Koutroulakis gets his wieners from Zeigler Meats, a company started by R. L. Zeigler out of the grocery store he opened inBessemer in 1920. Zeigler’s pork sausage became the store’s top seller and gradually eclipsed the rest of his business. Now the company ships sausage, souse, bacon and hot dogs all across the United States (well, the souse might not be so widely available). The company has changed hands a few times and was once partly owned by Coach Bryant, who famously answered “mama’s call” to come to the University of Alabama in 1958.
You might not think of sauerkraut as a Birmingham product, but soul legend Frederick Knight did. Knight was producing and recording for Neal Hemphill‘s “Sound of Birmingham” studios in Midfield in the late 1960s. One of the demos he cut for Atlanta’s Lowery Music Company was a track extolling the virtues of Birmingham sauerkraut: “I’m goin’ back to Birmingham. I’m gonna be on the next train out. How I miss potatoes, greens and beans; but most of all the sauerkraut!”
The ideal complement to a Pete’s Famous special is a pack of Golden Flake golden potato chips. Like Zeigler, Golden Flake started out as a side business for a grocery store. Mose Lischkoff and Frank Mosher’s “Magic City Foods” fried up the chips and also made peanut-butter crackers and horseradish for Hill’s Grocery in the 1920s. Their golden-haired spokesmodel, Helen Friedman, later married Mosher and bought out Lischkoff’s share. After their divorce, Helen took over the company. She was grossing $750,000 per year in sales when she finally sold it in 1946. The buyers were Leo Bashinskyand his brother-in-law Cyrus Case who wisely utilized Bear Bryant’s star power in the company’s marketing efforts. The Bashinsky family took the company public in 1968 and expanded rapidly to over $100 million in sales by the mid 1980s.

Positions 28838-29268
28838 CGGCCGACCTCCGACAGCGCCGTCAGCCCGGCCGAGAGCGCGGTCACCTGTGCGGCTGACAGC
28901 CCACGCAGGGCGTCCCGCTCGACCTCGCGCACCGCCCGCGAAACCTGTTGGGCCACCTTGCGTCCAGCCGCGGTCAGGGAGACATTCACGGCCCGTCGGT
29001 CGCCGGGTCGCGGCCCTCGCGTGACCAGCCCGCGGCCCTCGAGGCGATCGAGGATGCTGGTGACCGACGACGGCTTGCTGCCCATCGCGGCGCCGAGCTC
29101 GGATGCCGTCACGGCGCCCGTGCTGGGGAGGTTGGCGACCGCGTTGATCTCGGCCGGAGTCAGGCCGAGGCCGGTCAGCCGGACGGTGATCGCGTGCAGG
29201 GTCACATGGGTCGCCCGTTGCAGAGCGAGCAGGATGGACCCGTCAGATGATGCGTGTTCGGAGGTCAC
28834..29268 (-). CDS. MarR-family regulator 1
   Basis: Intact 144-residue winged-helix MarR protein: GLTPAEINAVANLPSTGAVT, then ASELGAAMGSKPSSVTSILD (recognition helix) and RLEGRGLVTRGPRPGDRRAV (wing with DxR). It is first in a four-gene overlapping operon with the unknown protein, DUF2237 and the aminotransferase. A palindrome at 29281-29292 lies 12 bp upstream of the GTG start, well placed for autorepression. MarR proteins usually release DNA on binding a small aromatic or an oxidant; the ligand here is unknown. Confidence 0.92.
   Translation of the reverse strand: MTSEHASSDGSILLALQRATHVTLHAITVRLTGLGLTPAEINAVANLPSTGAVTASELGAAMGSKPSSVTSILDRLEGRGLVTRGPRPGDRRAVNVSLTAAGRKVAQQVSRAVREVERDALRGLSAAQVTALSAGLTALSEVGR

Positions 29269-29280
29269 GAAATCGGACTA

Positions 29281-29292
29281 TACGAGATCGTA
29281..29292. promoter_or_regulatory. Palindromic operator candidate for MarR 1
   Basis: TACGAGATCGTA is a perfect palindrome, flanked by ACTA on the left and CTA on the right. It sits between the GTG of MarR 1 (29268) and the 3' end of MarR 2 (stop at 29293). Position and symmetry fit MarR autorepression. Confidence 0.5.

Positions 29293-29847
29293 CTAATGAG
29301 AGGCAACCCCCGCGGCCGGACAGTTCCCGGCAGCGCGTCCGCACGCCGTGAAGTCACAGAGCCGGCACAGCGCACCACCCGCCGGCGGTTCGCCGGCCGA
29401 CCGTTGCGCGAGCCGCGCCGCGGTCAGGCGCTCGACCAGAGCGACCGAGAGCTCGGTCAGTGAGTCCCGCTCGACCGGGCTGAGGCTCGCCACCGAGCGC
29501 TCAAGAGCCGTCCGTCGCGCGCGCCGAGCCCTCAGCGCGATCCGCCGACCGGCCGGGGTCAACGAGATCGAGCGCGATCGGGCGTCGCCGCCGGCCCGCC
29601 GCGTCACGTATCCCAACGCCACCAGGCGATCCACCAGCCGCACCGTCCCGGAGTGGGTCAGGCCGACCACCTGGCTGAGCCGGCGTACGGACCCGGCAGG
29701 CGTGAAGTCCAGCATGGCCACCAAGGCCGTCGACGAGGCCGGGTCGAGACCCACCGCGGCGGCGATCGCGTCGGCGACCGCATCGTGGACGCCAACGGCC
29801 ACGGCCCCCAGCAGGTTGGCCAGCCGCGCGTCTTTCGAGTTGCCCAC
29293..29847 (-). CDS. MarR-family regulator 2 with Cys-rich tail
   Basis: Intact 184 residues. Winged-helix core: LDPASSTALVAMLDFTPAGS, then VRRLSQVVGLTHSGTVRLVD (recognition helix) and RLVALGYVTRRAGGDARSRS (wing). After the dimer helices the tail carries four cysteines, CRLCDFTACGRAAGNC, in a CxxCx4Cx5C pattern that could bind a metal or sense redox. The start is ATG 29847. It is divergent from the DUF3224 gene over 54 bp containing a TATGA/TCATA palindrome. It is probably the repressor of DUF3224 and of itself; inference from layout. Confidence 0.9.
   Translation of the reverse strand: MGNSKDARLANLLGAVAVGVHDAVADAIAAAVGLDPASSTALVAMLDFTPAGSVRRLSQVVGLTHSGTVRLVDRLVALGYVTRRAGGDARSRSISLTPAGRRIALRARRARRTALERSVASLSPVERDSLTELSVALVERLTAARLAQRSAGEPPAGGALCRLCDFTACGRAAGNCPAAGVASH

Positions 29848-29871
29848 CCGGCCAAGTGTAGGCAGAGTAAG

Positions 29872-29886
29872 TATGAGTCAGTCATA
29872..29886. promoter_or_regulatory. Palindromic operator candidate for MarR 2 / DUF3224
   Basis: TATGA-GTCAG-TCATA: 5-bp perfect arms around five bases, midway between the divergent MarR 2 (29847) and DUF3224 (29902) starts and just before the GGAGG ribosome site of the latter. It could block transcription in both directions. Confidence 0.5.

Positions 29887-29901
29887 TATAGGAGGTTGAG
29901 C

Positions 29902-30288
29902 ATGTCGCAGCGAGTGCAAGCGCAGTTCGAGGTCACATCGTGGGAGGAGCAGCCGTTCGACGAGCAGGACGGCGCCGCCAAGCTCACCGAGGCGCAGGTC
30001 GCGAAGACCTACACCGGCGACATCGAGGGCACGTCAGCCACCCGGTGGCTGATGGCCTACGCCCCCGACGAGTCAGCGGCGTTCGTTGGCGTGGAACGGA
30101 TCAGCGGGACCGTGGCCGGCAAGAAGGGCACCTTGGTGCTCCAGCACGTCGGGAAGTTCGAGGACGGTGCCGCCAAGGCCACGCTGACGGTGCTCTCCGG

And to wash down the quintessential Birmingham meal? You can’t go wrong with a bottle of Grapico. Although Grapico was invented in New Orleans, the first wholesale bottler for the grape-flavored soda was R. R. Rochell, a member of Birmingham’s huge variety of dope dealers (“dope” being the local colloquialism for bottled soft drinks). When Grapico’s founders lost their rights to the trademark in a dispute with the Federal Trade Commission, Rochell took over production and distribution across the South. The Grapico Company of America had offices on 11th Avenue North and pursued national distribution for their sodas before being acquired by local rival Buffalo Rock in 1981.
For more on Birmingham’s hot dog culture, I recommend viewing “Hot-Dogopolis“, a short documentary film produced by the Southern Foodways Alliance (an organization founded in Birmingham in 1999). But for the real thing, make sure to hurry down to the hot dog time machine on 2nd Avenue and get Pete’s Famous special all-the-way.
Photos: Top: Gus Koutroulakis at Pete’s Famous Hot Dogs, photographed by André Natta. bottom left: The store’s neon sign. bottom right: a special all-the-way with Golden Flake chips and a Grapico, both photographed by John Morse.